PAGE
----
IT is natural at this time of the year for fans to speculate on our transfer targets and our ability to lure big names to Kingsmeadow. Rumour is rife, but understandably most of the rumours are based on the wish lists of fans rather than the hard economic reality of a small club who have just avoided relegation to the Conference by the skin of their teeth, writes WINDLESHAM DON.
The truth is that Wimbledon’s budget was in the bottom 3 or 4 in League 2 last season and that will not change for the forthcoming campaign.
As the close season signings roll in and with it an indication of Neal Ardley’s squad-building strategy, it may be instructive to contrast the factors involved in permanent and loan signings, as I believe they are quite different.
For permanent signings the Club will need to satisfy the player’s agent as well as the player himself in a number of areas – primarily basic wages, bonuses and length of contract. A secondary consideration is likely to be the prospects for promotion and/or cup success.
Unfortunately, as a destination Wimbledon must score very poorly on all of these factors – our budget is low, we cannot risk issuing long-term contracts and recent evidence would suggest that the Club is unlikely to be winning trophies or achieving promotion in the near future.
Thus, practically, Wimbledon are going to be very low down the pecking order for permanent signings relative to our peers in League 2. This means we are only liable to be an attractive destination for young non-league players aspiring to a league career, players released or rejected by larger clubs, or those coming to the end of their careers.
For loan signings, however, the factors involved are very different. Generally there will be two types of player available for loans: those who are squad members at a higher level club and who need match practice and promising youngsters from Premiership and Championship academies who their parent clubs believe need experience of competitive football.
For these players, a destination club will need to satisfy very different criteria. Primarily, there will need to be some assurance that the player will be in the starting XI, as match practice is key for the loaning club. Finance will generally be of lesser importance, as the loaning club is already obliged to pay the player’s wages and they are only expecting a proportion back from the destination club.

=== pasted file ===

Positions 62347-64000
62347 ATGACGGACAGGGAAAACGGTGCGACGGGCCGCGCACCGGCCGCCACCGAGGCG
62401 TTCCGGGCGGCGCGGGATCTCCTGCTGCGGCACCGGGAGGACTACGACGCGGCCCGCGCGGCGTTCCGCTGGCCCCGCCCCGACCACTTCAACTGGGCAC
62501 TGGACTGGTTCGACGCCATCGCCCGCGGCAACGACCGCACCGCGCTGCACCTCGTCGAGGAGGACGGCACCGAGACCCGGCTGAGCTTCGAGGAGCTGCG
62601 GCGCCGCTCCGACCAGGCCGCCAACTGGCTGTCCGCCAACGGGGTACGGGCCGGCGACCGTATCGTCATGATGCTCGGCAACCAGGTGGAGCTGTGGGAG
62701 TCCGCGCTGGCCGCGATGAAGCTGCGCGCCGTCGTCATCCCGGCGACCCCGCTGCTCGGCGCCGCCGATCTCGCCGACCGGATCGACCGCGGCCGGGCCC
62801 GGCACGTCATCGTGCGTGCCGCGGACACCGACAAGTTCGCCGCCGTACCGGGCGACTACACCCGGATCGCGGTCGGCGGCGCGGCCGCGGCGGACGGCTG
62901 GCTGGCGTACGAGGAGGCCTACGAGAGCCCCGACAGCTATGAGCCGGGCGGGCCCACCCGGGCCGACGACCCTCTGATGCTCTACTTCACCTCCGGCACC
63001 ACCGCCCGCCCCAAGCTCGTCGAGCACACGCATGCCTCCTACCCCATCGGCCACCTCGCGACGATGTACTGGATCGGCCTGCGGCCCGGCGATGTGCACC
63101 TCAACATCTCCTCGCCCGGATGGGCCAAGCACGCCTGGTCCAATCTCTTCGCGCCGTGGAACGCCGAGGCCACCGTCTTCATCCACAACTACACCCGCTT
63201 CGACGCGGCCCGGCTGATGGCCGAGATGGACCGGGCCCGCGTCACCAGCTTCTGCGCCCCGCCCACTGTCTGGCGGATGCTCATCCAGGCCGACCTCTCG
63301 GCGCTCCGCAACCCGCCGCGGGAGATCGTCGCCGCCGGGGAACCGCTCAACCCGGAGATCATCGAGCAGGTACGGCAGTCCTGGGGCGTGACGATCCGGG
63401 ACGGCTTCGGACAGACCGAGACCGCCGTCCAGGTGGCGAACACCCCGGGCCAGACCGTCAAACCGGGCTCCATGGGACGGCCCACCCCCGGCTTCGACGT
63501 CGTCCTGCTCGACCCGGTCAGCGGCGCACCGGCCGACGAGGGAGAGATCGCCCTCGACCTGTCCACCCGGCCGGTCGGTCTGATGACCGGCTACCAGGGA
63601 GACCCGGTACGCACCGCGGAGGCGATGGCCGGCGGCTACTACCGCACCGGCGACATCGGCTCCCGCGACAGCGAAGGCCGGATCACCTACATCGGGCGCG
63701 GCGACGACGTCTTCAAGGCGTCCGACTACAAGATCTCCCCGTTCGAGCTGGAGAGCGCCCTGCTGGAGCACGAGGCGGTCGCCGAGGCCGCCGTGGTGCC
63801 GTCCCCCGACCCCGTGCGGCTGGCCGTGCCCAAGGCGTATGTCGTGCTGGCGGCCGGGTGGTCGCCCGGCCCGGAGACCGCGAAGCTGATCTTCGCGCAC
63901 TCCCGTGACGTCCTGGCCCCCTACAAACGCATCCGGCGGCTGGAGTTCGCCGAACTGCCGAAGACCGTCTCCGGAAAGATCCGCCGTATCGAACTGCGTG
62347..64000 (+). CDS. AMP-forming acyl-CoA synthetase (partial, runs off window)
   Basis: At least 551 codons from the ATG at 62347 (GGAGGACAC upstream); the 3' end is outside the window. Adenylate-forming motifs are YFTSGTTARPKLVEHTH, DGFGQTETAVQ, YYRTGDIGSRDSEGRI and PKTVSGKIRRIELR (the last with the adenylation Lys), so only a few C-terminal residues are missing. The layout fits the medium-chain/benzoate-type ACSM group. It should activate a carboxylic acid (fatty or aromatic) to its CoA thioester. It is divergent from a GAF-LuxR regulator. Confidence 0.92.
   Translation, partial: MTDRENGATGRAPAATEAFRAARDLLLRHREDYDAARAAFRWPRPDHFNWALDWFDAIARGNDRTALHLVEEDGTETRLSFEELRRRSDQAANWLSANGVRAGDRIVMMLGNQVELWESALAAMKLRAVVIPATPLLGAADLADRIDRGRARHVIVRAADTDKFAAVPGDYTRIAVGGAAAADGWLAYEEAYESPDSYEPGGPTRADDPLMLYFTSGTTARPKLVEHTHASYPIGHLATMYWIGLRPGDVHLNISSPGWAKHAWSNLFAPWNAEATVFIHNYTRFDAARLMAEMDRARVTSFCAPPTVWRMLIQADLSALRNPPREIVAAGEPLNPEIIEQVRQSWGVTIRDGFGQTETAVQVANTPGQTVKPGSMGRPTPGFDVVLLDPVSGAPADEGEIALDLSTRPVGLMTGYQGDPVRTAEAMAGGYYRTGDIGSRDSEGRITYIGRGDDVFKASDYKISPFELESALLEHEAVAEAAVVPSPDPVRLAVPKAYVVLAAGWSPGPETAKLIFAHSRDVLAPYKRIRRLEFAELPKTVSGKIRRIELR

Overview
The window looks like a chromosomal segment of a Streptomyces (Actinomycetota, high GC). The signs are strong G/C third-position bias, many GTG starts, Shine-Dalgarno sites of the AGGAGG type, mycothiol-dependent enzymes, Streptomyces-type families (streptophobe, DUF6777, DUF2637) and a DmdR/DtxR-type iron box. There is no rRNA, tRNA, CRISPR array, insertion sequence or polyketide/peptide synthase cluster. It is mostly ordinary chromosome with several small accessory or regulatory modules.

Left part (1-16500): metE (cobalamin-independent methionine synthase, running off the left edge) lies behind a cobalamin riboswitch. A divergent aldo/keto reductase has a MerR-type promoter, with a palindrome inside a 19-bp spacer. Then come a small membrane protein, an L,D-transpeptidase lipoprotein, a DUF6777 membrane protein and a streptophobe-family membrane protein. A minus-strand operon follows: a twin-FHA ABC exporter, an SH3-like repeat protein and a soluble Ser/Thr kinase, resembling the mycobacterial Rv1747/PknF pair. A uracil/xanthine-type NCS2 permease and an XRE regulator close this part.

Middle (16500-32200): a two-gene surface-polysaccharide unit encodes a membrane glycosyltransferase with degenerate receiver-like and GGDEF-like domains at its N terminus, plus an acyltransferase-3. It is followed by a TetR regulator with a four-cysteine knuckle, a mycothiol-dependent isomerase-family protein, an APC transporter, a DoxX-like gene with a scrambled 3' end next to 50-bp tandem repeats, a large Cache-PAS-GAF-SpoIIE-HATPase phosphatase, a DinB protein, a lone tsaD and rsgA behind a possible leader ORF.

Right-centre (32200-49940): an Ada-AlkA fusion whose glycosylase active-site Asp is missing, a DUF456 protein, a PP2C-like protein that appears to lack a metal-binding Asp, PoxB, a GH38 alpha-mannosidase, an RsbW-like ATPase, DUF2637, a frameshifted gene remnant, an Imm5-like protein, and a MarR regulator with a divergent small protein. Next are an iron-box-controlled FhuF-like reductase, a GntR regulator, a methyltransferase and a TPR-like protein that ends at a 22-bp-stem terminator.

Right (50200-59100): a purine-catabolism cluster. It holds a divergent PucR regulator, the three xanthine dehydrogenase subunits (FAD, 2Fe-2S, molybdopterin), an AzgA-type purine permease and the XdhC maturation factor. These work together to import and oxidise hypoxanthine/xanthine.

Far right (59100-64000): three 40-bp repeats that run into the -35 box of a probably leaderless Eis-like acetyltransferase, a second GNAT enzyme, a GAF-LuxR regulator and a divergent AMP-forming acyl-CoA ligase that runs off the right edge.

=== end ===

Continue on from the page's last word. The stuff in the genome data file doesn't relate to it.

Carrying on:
For young players from Premiership or Championship academies there are further factors involved in being an ideal destination for a loan. In no particular order these will include:
· Location – A destination club within reasonable proximity to the parent club would be advantageous;
· Atmosphere – The parent club want their youngster to be exposed to a reasonable size of crowd and good atmosphere to see how they cope under pressure. However, they would also probably like a degree of sympathy for home players so that confidence is not damaged;
· Coaching – An assurance that their player will receive a reasonable standard of coaching and care whilst with the destination club.
In my opinion Wimbledon should be rated quite highly when considered as a loan destination: finances not a factor (tick), guaranteed first team experience (tick), good atmosphere (tick) sympathetic crowd (tick), good level of coaching (tick).
As far as location is concerned, we are in a prime spot to receive youngsters from any London or South East club. This season we have the added bonus of two of our rivals for loan signings, Barnet and Aldershot, being relegated to the Conference. This factor should not be ignored, as it is likely that when identifying recipient clubs for loans, Premier and Championship clubs will target a specific standard of football to which they wish to expose their youngsters. We are now in a stronger position to receive talented youngsters.
Thus, despite our weak position as a destination for permanent signings, as illustrated already by the loss of targets Jon Meades to Oxford and John Sullivan to Portsmouth, prospects should not be seen as gloomy.
Neal Ardley picked up some quality loan signings last term and this was for a club fighting against relegation for the entire season. There is no reason why we cannot pick up a set of youngsters at least as good as John Sullivan, Jon Meades, Toby Ajala, Brennan Dickenson and Paul McCallum, especially if we start the season better than last.
Of course, some of our fans may maintain a romantic notion about our attraction as a destination for permanent signings and object to the recruitment of too many loanees.
But the reality is that the football world has changed since the advent of the Premier League and now money (and generally only money) talks. All clubs at our level utilise the loan system and we have to ensure that we recruit the best possible set of loanees.
Football League rules allow teams to name five loan players on the team sheet and I believe we would be foolish not to take advantage of this. Signing players on loan has the added advantage that they can be returned to their parent club if injured or not performing – the likes of Warren Cummings must be grateful that this option isn’t available to contracted players!
If we can recruit a core set of permanent signings (and frankly it should not be difficult to improve on Terry Brown’s efforts from this time last year) and supplement these with some talented long term loans then there is no reason why the forthcoming season should not be far more comfortable than the one just gone.
UPDATE: Neal Ardley is making some terrific signings so far … George Francomb, Andy Frampton, Barry Fuller and Ross Worner and is in the mix for a couple of others.